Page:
I have an idea for you ,the rotating spheres .For the spin ,I think it's just a question of sense in fact ,..........mass ,rotations ,spheres ,energy ,fields ,forces ...all is linked with these rotating spheres .

The mass,it is these rotations ,

I consider my gauge like that ,

Future universal finite sphere doesn't turn ,

the mass ,gravity ...gravity centers turns in the max first sense(main central sphere,like our center of our universe in fact) ,the light in the other ,that coordonates the universal sphere furthermore .

Inside the mass with a deceleration thus of the ultim velocity of rotations of the gauge ,thus light and gravity ,thus mass and energy .There the number and the specificities of quantum entangled spheres is very important for the combinations in the line time.

The rest is a synchronizations of all these rotating spheres with the evolution point of vue .The light becomes mass in Time .The sense.....always .

Congratulations and good luck for the contest

Best Regards

Steve

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Steve Dufourny replied on May. 29, 2012 @ 13:36 GMT
Interesting this essay. My english was very bad.Now it is not perfect but I evolve in this language.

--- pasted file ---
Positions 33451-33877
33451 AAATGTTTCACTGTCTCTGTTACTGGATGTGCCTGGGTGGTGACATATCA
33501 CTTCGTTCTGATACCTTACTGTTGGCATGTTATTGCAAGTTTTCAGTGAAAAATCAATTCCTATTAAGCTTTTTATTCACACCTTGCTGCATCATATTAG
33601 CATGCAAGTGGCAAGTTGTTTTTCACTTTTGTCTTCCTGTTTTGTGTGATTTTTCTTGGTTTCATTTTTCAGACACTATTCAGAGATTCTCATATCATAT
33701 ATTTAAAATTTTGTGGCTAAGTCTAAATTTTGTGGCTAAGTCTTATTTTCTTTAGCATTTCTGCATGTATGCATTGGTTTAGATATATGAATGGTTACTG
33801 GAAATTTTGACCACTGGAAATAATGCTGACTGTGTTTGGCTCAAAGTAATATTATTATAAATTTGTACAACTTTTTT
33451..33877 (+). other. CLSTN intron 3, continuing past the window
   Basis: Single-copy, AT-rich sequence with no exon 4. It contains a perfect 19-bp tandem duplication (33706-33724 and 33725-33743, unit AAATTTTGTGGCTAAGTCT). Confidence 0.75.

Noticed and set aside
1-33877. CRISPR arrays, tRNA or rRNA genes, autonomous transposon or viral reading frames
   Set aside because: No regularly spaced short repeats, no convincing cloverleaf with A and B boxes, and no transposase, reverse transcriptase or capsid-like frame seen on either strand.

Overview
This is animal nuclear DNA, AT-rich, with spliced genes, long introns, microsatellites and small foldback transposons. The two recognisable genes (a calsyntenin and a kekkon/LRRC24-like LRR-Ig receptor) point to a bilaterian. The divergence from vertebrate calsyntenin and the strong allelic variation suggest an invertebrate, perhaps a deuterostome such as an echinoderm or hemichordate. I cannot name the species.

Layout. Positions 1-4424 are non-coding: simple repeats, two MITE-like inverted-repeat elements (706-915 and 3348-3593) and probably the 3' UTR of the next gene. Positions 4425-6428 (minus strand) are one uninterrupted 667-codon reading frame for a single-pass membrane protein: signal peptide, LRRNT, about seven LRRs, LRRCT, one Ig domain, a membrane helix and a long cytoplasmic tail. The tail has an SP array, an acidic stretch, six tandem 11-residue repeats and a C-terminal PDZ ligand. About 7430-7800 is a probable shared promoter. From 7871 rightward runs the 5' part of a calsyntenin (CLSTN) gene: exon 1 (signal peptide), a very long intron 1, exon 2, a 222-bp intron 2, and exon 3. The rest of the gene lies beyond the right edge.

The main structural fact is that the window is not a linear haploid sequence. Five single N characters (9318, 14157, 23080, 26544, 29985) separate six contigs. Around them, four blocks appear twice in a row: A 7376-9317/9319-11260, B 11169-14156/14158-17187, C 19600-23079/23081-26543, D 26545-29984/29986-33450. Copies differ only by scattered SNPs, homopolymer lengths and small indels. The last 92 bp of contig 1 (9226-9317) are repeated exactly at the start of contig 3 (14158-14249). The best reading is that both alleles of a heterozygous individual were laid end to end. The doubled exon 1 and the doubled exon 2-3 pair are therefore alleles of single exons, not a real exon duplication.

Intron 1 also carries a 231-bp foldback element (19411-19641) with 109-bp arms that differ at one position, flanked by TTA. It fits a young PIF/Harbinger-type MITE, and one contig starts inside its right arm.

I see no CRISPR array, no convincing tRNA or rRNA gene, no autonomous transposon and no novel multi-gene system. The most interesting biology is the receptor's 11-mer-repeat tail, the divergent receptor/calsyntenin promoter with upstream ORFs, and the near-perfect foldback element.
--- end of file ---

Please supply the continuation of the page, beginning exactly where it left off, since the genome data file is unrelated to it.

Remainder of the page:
Returning about this essay. The spin is essential !My model of spherization by quantum spheres , cosmological spheres inside an universal 3d sphere show us what is the rotation and its proportions with the mass. If you take my equations, mcosV and E=m(c³o³s³), you can see the propotions with the mass and the spinal rotations and orbital rotations.The most important is to understand that the mass and the light are the same in a pure BEC of the mind. The entanglement for the uniqueness is finite and precise.The volumes and the rotations take all their meaning.More a sphere turns , less is its mass logically speaking, that is why we can extrapolate and conclude that the universal sphere does not turn, so its mass is maximum. Now you can extrapolate with the fields of E and the other sense of rotation differenciating the mass and the light. The logic is respected when we consider that the libnearity is differenciated of the mass and its gravitational stability. If the volumes of the serie are not respected with its pure number, so we cannot quantize correctly this mass and the mass of the universal sphere, furthermore this universal sphere increases in mass so in E. Logically speaking, we have a finite number of photons inside the universal sphere. Now of course we can consider also that above this wall, this limit , we have an infinite light. The finite groups become an universal key for a real understanding of the evolution of this universal sphere.